Your take is fair and restrained, btw. My own feelings at this point are that it's impossible to be too harsh about React. React's smug, myopic fanbase made me seriously consider quitting web development for the first time in my decade+ long career.
But that's not all React users, all React fans, or all React's core team. It's just the zeitgeist and a particularly loud, obnoxious, and ignorant segment of the fanbase. So I try to take deep breaths and avoid getting involved in fruitless debate.
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I'm tempted to return that dollar you just loaned me. But I'll be charitable. Despite this being the stock response of React core team members, you all probably don't mean to pass the buck of the responsibility that comes with your power along to me, a person without your power and the experience (of what's feasible) that comes with it. I genuinely believe you mean it literally and kindly. It's understandable. We put things out into the world and really lose control over what other people make of them. You are an engineer, not a sociologist or a public relations professional. If I were you, I wouldn't know what to do, either. Which is to say: it sucks, I don't know what to do, and I don't blame you for not knowing either. So I'll definitely let you know if I do have any ideas.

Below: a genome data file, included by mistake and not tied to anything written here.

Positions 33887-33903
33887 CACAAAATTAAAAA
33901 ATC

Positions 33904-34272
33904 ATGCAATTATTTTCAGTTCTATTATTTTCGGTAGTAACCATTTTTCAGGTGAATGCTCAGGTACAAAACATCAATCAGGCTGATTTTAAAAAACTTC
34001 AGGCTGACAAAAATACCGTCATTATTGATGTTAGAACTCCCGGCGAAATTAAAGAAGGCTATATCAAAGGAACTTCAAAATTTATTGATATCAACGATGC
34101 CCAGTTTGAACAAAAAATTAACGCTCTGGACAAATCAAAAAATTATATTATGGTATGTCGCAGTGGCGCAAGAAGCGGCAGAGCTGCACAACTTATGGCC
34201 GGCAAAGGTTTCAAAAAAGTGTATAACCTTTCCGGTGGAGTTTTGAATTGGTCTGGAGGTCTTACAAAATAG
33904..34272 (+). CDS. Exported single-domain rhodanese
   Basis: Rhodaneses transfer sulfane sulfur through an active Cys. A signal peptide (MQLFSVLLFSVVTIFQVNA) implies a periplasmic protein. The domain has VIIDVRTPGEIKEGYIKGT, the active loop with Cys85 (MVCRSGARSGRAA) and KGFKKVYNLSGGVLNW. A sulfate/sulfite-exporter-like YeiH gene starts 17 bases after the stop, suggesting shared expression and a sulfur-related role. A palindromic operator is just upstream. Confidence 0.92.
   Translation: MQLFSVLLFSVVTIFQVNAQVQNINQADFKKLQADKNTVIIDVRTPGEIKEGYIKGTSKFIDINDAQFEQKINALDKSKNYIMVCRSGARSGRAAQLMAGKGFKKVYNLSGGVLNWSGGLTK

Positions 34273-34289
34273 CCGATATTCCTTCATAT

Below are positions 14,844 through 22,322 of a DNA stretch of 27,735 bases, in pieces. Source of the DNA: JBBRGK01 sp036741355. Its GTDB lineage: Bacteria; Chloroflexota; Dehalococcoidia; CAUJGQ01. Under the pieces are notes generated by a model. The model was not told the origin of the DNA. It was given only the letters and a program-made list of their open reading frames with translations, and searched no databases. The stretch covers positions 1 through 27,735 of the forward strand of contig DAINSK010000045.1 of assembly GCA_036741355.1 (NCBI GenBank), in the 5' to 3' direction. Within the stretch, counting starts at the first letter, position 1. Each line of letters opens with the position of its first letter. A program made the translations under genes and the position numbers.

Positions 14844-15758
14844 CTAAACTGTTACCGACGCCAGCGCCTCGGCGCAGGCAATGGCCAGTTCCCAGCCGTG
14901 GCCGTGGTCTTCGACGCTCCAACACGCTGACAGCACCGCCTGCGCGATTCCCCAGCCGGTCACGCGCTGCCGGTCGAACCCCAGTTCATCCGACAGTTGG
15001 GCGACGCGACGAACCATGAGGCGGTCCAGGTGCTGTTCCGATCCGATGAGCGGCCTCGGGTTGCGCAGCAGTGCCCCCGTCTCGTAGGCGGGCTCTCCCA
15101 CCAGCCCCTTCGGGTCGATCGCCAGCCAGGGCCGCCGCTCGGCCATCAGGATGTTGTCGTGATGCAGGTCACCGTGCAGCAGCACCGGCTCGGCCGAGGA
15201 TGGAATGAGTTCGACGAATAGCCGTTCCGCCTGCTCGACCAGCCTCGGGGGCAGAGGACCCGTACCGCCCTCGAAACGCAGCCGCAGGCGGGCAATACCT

Have you considered psychotherapy to help with your anger and frustration, which is likely due to increasing feelings of irrelevance with regards to your skillset, rather than anything to do with the actual tech?
Hey, Dan! Jack here's a perfect example of what I'm talking about.
Yay I'm an example!
Hey folks, let's remember we talking about technology here, not atomic warfare.